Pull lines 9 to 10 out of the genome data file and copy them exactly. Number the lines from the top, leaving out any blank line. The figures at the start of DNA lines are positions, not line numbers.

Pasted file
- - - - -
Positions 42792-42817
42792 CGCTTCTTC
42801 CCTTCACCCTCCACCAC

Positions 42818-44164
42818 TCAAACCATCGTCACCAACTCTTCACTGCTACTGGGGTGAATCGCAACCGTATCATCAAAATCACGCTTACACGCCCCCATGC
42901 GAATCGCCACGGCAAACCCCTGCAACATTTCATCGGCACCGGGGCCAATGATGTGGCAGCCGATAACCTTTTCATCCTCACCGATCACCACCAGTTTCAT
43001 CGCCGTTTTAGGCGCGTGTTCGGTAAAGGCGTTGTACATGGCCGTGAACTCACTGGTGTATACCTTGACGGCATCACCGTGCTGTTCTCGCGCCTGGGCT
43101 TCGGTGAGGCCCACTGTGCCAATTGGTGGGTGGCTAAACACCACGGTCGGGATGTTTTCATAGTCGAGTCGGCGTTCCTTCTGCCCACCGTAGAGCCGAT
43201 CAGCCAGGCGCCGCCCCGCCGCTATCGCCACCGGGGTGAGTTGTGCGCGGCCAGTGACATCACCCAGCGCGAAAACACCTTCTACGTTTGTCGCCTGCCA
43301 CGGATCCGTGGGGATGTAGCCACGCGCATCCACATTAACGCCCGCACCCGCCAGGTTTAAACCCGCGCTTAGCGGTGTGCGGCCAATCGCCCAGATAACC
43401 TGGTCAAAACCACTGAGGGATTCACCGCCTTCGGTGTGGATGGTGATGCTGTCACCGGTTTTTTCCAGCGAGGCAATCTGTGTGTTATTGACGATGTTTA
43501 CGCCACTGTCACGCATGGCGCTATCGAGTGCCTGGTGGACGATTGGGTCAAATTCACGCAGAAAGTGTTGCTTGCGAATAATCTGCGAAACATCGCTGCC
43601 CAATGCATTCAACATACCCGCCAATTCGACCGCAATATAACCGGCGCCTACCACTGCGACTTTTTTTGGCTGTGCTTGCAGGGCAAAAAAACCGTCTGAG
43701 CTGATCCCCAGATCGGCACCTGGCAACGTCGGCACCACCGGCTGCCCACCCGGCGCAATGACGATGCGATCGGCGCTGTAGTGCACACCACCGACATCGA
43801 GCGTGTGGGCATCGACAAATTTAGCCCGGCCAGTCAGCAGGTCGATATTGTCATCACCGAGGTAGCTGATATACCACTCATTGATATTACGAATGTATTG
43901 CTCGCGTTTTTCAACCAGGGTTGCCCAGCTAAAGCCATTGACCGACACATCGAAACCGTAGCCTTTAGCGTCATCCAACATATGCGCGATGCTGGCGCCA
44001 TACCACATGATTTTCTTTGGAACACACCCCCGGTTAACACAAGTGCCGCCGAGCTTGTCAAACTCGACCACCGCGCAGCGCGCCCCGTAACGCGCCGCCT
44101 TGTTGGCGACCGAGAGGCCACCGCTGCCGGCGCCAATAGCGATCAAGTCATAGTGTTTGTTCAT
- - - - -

43201 CAGCCAGGCGCCGCCCCGCCGCTATCGCCACCGGGGTGAGTTGTGCGCGGCCAGTGACATCACCCAGCGCGAAAACACCTTCTACGTTTGTCGCCTGCCA
43301 CGGATCCGTGGGGATGTAGCCACGCGCATCCACATTAACGCCCGCACCCGCCAGGTTTAAACCCGCGCTTAGCGGTGTGCGGCCAATCGCCCAGATAACC